There is no infinite dimensional Lebesgue measure

Imagine that there was a countably additive and translation invariant measure, {m}, on a Hilbert Space {\mathcal{H}} such that every ball {B(v, \varepsilon)} has positive measure, finite measure. Because {\mathcal{H}} is infinite dimensional, there exists {\{e_{i} | i = 1, \cdots, \infty\}} such that {\langle e_{i}, e_{j}\rangle = \delta_{ij}}. Note that the points {e_{i}} and {e_{j}} are far apart: {\|e_{i} - e_{j}\|^2 = \|e_{i}\|^2 + \|e_{j}\|^2 = 2}, if {i \neq j}. Now, the ball, {B(0, 2)}, contains the countable collection of disjoint balls: {\{B(e_{i}, \frac{1}{2}) | i = 1,\cdots, \infty\}} (you can see where this is going). Thus, because all balls, {B(e_{i}, \frac{1}{2})} have the same measure (by translation invariance), and {m} is countable additive, it follows that {\infty = \sum_{i=1}^\infty m(B(e_{i}, \frac{1}{2})) < B(0, 2) < \infty}. Thus, we’ve reached a contradiction.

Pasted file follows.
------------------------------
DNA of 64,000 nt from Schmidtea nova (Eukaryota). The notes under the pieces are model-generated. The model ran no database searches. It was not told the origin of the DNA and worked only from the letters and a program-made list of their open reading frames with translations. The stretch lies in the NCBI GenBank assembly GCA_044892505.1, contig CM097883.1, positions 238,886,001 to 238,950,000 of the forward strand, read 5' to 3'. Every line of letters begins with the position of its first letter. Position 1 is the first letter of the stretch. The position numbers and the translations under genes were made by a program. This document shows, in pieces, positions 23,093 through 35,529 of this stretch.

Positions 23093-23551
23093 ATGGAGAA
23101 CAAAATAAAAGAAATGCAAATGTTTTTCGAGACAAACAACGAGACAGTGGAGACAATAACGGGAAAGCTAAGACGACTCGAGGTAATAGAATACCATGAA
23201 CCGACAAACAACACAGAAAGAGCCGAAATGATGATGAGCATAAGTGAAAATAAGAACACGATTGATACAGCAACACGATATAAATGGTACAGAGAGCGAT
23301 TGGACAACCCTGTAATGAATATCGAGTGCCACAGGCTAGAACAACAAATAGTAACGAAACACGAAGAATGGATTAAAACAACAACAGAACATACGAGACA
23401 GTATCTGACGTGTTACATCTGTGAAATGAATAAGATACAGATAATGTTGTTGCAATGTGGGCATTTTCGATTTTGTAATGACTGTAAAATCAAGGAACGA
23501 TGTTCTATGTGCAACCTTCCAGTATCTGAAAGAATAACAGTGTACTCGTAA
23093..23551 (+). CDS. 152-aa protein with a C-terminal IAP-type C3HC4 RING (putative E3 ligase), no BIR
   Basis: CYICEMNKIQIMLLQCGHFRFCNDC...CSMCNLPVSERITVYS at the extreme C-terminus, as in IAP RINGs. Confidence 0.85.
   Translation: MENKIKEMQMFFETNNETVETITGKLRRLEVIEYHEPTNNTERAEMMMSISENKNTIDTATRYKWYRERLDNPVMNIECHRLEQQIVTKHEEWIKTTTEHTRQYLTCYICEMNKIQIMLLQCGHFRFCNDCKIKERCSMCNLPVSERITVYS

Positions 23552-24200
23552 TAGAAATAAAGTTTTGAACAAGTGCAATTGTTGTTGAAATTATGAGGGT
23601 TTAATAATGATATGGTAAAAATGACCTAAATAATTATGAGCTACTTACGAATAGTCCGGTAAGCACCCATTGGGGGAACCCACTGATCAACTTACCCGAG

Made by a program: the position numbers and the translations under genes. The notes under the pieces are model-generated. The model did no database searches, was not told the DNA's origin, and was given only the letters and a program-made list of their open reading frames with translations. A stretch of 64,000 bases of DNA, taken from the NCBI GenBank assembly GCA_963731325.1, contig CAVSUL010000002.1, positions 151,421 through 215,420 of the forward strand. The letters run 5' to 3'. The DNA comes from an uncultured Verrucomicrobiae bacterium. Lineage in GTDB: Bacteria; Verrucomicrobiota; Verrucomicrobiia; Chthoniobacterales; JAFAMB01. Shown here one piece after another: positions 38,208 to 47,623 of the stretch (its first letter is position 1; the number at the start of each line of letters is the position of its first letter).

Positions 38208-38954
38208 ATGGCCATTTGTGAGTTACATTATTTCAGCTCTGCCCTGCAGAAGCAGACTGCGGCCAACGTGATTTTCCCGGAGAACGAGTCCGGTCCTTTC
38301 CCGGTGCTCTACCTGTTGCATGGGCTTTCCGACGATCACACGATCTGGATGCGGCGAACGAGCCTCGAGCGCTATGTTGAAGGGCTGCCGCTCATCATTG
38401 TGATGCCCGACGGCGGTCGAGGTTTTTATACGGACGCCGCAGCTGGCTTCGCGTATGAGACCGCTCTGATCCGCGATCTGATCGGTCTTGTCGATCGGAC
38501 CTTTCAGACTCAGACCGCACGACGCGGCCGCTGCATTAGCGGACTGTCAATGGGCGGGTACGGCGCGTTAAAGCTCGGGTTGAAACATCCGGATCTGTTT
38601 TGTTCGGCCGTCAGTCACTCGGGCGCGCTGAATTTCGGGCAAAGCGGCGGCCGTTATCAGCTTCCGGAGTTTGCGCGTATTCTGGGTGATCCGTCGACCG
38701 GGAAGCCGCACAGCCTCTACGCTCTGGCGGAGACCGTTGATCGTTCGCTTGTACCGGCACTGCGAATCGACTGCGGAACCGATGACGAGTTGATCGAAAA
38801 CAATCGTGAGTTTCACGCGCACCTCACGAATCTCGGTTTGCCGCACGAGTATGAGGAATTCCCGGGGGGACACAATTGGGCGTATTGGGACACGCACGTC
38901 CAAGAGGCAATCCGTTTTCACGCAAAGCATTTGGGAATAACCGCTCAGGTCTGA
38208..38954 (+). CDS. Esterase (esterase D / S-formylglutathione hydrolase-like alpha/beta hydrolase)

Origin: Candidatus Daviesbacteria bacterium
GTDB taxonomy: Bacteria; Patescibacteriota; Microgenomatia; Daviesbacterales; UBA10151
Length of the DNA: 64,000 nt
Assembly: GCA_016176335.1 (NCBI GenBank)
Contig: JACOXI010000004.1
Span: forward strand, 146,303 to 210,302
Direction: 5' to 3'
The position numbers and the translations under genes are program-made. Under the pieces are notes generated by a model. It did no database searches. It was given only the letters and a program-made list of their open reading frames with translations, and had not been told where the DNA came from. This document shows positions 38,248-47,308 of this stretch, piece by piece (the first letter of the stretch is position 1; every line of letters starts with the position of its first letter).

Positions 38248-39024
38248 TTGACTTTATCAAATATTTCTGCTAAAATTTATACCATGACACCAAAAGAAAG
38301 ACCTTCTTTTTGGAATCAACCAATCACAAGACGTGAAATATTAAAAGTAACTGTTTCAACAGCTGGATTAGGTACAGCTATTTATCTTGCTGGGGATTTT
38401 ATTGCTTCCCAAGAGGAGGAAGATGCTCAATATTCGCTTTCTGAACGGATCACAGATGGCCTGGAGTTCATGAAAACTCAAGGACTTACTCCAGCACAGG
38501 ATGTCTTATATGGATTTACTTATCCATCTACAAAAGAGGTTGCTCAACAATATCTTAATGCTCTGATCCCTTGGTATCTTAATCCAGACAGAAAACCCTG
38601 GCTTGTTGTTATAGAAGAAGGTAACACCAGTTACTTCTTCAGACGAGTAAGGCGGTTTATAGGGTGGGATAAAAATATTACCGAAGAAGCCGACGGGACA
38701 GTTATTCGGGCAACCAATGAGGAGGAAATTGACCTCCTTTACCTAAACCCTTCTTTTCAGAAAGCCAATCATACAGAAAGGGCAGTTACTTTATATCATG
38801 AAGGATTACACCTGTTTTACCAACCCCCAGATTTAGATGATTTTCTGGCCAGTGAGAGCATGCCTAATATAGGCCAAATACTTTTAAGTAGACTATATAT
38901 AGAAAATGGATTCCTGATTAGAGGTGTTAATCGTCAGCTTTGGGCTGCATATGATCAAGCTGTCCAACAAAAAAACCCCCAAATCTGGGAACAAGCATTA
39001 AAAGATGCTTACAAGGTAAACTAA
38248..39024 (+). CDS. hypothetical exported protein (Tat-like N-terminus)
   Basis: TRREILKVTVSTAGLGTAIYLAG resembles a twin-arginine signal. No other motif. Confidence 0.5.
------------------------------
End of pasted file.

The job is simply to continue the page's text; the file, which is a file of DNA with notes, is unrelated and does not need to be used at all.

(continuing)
In some cases, it’s desirable to have an analogue of a measure on a Hilbert space {\mathcal{H}}. The most common application is to make statements such as “Property X is true for a.e. function.” One way to do make these statements is through the concept of Prevalence. Another is the definition of a Gaussian like measure called the Abstract Wiener Space.

Note that I wrote this article before realizing that Wikipedia has a similar article.